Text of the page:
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H.R. 4394: Clean Energy Protection Act

The text of the bill below is as of Jul 9, 2021 (Introduced).



1st Session

H. R. 4394


July 9, 2021

(for himself, Mr. McCarthy, Mr. Calvert, Mr. LaMalfa, Mr. Garcia of California, Mr. Valadao, Mr. Obernolte, Mr. McClintock, Mr. Issa, Mrs. Steel, and Mrs. Kim of California) introduced the following bill; which was referred to the Committee on Energy and Commerce


To ensure the continued operation of the Diablo Canyon power plant, and for other purposes.


Short title

This Act may be cited as the Clean Energy Protection Act.



Congress finds the following:


Between 2010 and 2020, California’s electricity prices jumped by 39.5 percent, which was the biggest increase of any State in the United States.


In 2020, electricity prices increased by 7.5 percent in California, and electricity prices were the third highest in the continental United States.


Higher electricity prices affect the poor the most, including those who are aging, ill, and on fixed incomes.


More than 800,000 homes and businesses in California lost power in August 2020.


One third of California’s energy is imported from other States, and such States may choose to serve their own citizens first as was the case in 2020, leaving Californians in the dark.


State regulators in 2013 closed the San Onofre nuclear power plant that supplied electricity to 1.4 million households.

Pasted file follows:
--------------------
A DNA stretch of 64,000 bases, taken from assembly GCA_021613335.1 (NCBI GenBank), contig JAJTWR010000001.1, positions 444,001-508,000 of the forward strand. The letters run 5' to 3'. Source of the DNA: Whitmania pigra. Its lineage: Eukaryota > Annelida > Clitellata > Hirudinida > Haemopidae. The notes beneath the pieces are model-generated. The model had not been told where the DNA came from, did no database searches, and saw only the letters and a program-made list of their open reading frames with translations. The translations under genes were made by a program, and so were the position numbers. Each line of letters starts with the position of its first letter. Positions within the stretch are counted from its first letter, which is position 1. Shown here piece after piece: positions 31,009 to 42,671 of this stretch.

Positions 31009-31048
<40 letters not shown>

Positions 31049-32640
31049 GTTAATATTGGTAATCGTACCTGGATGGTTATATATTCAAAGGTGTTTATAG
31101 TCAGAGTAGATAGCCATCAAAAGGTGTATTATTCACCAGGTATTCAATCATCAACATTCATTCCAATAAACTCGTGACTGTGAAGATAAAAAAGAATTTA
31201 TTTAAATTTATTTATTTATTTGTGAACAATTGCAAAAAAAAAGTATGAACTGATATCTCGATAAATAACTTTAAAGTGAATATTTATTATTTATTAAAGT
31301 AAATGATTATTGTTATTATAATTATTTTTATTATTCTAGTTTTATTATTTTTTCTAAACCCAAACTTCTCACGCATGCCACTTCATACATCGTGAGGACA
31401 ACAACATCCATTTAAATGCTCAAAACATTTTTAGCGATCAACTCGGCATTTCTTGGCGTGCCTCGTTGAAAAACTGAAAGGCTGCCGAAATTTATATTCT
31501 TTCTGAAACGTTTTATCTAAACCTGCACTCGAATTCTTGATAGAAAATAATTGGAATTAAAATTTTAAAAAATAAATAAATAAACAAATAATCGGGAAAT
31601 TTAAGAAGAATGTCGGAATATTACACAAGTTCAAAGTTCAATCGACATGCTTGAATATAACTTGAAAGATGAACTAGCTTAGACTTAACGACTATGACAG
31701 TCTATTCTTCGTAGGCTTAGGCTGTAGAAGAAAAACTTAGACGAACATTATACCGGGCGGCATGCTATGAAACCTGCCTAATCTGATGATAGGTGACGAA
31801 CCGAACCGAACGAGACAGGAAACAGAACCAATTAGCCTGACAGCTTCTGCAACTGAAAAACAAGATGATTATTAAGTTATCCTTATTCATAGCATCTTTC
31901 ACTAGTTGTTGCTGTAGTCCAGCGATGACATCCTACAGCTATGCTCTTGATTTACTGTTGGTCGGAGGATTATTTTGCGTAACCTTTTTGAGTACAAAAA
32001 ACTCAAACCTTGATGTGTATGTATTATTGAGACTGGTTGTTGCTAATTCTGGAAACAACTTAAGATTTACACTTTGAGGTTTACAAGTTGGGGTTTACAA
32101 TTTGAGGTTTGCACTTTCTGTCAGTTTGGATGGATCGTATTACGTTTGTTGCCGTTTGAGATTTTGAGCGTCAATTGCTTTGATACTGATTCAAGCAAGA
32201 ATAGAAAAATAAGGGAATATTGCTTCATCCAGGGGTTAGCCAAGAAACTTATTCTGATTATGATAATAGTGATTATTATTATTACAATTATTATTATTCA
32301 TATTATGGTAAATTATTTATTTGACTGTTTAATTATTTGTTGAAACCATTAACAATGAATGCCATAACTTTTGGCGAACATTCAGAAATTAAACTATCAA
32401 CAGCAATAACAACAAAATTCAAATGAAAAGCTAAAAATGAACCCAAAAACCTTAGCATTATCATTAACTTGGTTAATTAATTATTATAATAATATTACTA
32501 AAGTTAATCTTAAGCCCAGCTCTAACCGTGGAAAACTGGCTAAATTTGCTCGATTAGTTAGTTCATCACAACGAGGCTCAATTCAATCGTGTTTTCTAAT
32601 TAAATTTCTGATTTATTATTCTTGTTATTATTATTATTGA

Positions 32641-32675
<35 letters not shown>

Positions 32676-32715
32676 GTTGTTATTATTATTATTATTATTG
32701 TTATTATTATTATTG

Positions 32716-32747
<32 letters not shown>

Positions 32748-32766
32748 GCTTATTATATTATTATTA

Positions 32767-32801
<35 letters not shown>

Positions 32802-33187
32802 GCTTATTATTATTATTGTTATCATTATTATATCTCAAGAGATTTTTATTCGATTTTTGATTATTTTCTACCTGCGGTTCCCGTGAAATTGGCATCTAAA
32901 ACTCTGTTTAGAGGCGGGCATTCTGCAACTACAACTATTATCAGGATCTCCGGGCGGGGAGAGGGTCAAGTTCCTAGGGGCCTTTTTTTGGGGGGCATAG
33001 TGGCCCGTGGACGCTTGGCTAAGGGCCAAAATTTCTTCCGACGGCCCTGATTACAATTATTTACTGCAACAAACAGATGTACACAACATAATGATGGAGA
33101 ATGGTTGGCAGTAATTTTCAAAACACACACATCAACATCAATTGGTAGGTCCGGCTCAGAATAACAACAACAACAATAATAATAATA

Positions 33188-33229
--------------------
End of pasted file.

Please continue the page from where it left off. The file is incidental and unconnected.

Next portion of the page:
Following the closure of the San Onofre nuclear power plant, CO2 from California-based electricity greenhouse gas generation started increasing.


In 2018, former California Governor Jerry Brown issued Executive Order B–55–18, mandating that California achieve carbon neutrality no later than 2045.


In 2018, California regulators approved the request to shut down both of Diablo Canyon’s nuclear reactors, totaling 2,240 megawatts, when their operating licenses expire in 2024 and 2025. California regulators also made a commitment to prevent an increase in global warming emissions due to Diablo Canyon’s closure, which was codified into law by the State legislature in 2018.


Diablo Canyon produces about 18,000 gigawatt-hours of electricity annually, which accounts for nearly 10 percent of California’s electric generation.


Based on the California Association of Independent Operators modeling assessment of the California Public Utilities Commission’s 38 million metric ton greenhouse gas target portfolio, the 2025 closure of Diablo Canyon power plant would contribute to a significant resource deficiency totaling 3,493 megawatts in effective capacity in 2026.


Nuclear energy generates nearly 20 percent of the electricity in the United States, providing more than 50 percent of the carbon-free electricity in the United States.


A report by the Brattle Group found that the nuclear energy industry annually avoids more than 471 million metric tons of carbon emissions, which amounts to over $24 billion in annual savings.


The closure of Diablo Canyon power plant comes at the very time when solar panel prices have already increased 18 percent this year, after years of falling prices.


California’s plans to electrify vehicles could raise demand for electricity by 25 percent.


Continued operation of Diablo Canyon power plant


State permits

Notwithstanding any other provision of law, California shall issue any permits, licenses, or other authorizations to the owner or operator of the Diablo Canyon power plant that are necessary for the continued operation of the plant.


Federal licensing

Notwithstanding any other provision of law, the Nuclear Regulatory Commission shall issue to the owner or operator of the Diablo Canyon power plant a license to expand the plant’s generating capacity by 8,000 megawatts.